Open-Access-Bücher zur anglistischen Sprachwissenschaft

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Concessive constructions in varieties of English

Ole Schüt­zler

This vol­ume presents a syn­chron­ic inves­ti­ga­tion of con­ces­sive con­struc­tions in nine vari­eties of Eng­lish, based on data from the Inter­na­tion­al Cor­pus of Eng­lish. The struc­tures of inter­est are com­plex sen­tences with a sub­or­di­nate clause intro­duced by althoughthough or even though.

Var­i­ous func­tion­al and for­mal fea­tures are tak­en into account: (i) the semantic/pragmatic rela­tion that holds between the propo­si­tions involved, (ii) the posi­tion of the sub­or­di­nate clause, (iii) the con­junc­tion that is used, and (iv) the syn­tax of the sub­or­di­nate clause.

By explor­ing pat­terns of vari­a­tion from a Con­struc­tion Gram­mar per­spec­tive, the study works towards an explana­to­ry mod­el, whose point of depar­ture is at the func­tion­al (semantic/pragmatic) lev­el, and which makes hier­ar­chi­cal­ly organ­ised pre­dic­tions for dif­fer­ent for­mal lev­els (clause posi­tion, choice of con­nec­tive and real­i­sa­tion of the sub­or­di­nate clause). It treats con­ces­sives as com­plex form-func­tion pair­ings, and devel­ops argu­ments and rou­tines that may inform quan­ti­ta­tive approach­es to con­struc­tion­al vari­a­tion more gen­er­al­ly.

Production, perception, and comprehension of subphonemic detail: word-final /s/ in English

Dominic Schmitz

The com­plex­i­ties of speech pro­duc­tion, per­cep­tion, and com­pre­hen­sion are enor­mous. The­o­ret­i­cal approach­es of these com­plex­i­ties most recent­ly face the chal­lenge of account­ing for find­ings on sub­phone­mic dif­fer­ences. The aim of the present dis­ser­ta­tion is to estab­lish a robust foun­da­tion of find­ings on such sub­phone­mic dif­fer­ences.

One rather pop­u­lar case for dif­fer­ences in sub­phone­mic detail is word-final /s/ and /z/ in Eng­lish (hence­forth S) as it con­sti­tutes a num­ber of mor­pho­log­i­cal func­tions. Using word-final S, three gen­er­al issues are inves­ti­gat­ed. First, are there sub­phone­mic dura­tional dif­fer­ences between dif­fer­ent types of word-final S? If there are such dif­fer­ences, how can they be account­ed for? Sec­ond, can such sub­phone­mic dura­tional dif­fer­ences be per­ceived? Third, do such sub­phone­mic dura­tional dif­fer­ences influ­ence the com­pre­hen­sion of S?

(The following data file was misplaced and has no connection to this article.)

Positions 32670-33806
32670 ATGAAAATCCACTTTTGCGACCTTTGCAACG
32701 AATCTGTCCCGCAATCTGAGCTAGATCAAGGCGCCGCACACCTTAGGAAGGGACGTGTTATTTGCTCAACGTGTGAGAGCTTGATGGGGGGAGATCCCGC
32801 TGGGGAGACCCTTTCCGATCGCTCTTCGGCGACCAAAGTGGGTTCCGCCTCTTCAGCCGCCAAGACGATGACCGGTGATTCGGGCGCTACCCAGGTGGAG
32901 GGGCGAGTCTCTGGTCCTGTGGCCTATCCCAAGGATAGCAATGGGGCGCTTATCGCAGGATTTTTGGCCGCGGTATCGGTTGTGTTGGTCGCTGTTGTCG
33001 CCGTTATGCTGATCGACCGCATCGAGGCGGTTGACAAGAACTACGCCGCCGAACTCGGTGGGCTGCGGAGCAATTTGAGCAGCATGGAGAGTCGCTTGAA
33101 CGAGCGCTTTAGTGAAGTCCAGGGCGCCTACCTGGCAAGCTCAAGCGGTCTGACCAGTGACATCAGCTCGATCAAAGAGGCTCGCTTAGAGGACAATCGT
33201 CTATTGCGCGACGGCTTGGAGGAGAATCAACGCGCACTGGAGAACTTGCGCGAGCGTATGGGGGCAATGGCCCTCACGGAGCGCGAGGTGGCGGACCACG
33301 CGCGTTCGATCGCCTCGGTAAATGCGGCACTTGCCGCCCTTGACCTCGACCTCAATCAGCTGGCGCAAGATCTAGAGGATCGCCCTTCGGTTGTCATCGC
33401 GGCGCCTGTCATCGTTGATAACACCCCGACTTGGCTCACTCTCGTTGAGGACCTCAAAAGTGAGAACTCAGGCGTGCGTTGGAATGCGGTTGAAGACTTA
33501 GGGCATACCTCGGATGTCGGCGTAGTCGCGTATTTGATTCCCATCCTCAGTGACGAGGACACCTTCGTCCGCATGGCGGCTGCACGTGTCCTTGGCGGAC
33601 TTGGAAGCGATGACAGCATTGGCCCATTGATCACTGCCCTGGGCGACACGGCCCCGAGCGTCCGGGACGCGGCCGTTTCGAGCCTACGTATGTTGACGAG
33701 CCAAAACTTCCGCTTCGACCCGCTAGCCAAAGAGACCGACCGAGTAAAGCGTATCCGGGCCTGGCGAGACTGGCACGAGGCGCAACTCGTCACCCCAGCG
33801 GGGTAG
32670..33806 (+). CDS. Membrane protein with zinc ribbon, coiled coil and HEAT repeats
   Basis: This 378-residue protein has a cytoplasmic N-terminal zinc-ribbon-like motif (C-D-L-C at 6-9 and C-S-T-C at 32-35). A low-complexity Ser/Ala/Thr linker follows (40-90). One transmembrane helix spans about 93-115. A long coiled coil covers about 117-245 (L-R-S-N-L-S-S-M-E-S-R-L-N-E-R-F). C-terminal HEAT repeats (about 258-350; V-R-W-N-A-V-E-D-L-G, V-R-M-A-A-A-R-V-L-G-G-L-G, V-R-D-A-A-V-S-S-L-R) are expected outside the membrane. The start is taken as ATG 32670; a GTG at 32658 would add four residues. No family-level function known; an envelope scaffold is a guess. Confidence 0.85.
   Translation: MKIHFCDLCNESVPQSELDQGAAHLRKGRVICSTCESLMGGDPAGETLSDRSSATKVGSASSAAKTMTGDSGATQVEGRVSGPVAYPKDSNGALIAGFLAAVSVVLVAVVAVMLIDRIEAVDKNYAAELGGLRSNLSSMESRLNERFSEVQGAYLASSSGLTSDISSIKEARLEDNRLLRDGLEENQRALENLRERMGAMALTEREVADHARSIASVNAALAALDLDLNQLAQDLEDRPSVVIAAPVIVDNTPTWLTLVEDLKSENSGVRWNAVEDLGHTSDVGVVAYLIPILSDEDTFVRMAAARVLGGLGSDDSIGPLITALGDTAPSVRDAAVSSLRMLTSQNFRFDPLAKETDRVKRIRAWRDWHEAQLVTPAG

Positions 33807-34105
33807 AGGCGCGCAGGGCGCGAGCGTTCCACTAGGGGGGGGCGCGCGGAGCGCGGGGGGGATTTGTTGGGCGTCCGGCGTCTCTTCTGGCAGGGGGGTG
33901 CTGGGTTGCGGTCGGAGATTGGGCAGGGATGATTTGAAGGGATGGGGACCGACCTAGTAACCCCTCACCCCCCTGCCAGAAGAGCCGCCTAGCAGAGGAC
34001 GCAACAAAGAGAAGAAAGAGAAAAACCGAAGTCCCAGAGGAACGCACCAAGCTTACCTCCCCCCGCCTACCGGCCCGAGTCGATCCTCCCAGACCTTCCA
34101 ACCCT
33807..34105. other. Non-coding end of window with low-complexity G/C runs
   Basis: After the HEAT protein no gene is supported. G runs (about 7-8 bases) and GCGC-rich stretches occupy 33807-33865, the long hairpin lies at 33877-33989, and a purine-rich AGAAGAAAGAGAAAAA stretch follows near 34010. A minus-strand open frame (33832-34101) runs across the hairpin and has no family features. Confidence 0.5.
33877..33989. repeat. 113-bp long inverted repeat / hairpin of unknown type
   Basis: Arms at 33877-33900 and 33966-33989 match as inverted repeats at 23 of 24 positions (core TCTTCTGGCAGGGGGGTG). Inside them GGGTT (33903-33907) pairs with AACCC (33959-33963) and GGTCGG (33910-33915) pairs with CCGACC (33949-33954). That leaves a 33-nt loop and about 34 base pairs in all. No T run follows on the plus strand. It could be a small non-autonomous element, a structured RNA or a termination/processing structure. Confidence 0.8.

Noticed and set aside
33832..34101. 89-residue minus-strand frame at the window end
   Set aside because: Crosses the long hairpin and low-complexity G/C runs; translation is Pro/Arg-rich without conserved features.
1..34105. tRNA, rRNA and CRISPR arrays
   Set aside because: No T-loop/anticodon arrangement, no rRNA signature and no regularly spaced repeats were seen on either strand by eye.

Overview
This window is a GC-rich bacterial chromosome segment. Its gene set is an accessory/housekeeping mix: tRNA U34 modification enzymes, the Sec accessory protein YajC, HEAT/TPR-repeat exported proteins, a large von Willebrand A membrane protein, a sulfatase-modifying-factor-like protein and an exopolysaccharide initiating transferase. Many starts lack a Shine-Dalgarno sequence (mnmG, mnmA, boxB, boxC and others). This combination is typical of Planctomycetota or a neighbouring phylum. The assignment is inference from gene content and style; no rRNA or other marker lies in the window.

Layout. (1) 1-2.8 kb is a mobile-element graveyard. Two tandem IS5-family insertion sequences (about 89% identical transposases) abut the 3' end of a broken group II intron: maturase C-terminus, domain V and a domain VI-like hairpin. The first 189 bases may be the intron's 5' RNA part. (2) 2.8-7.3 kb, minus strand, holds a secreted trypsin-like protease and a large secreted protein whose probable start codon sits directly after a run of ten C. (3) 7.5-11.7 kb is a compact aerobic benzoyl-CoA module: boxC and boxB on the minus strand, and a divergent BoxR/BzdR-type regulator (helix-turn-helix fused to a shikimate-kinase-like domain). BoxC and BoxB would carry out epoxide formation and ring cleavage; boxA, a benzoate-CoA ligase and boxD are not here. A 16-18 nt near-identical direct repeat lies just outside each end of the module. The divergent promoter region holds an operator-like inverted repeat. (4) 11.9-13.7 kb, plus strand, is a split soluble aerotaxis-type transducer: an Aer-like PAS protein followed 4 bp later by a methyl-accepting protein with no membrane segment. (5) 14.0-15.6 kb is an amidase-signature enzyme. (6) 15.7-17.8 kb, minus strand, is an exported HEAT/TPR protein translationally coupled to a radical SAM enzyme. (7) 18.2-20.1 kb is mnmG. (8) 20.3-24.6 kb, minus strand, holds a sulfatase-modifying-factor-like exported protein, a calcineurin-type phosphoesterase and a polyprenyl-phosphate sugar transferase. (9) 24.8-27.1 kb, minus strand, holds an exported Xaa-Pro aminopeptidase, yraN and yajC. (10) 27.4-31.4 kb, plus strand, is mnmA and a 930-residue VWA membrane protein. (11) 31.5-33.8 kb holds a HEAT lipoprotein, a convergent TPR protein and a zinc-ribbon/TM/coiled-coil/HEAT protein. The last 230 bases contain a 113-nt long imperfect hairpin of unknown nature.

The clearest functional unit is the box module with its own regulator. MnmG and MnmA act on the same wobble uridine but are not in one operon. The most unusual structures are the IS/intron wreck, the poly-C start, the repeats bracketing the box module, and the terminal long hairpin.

These ques­tions are inves­ti­gat­ed by five high­ly con­trolled stud­ies: a pro­duc­tion task, an imple­men­ta­tion of Lin­ear Dis­crim­i­na­tive Learn­ing, a same-dif­fer­ent task, and two num­ber-deci­sion tasks. Using not only real words but also pseu­do­words as tar­get items, poten­tial­ly con­found­ing effects of lex­i­cal stor­age are con­trolled for.

Con­cern­ing the first issue, the results show that there are indeed dura­tional dif­fer­ences between dif­fer­ent types of word-final S. Non-mor­phemic S is longest in dura­tion, clitic S is short­est in dura­tion, and plur­al S dura­tion is in-between non-mor­phemic S and clitic S dura­tions. It appears that the dura­tional dif­fer­ences are con­nect­ed to a word’s seman­tic acti­va­tion diver­si­ty and its phono­log­i­cal cer­tain­ty. Regard­ing the sec­ond issue, sub­phone­mic dura­tional dif­fer­ences in word-final S can be per­ceived, with high­er lev­els of per­cep­ti­bil­i­ty for dif­fer­ences of 35 ms and high­er. In regard to the third issue, sub­phone­mic dura­tional dif­fer­ences are found not to influ­ence the speed of com­pre­hen­sion, but show a sig­nif­i­cant effect on the process of com­pre­hen­sion. The over­all results give raise to a revi­sion of var­i­ous extant mod­els of speech pro­duc­tion, per­cep­tion, and com­pre­hen­sion.

The semantics of English ‑ment nominalizations

Lea Kawaletz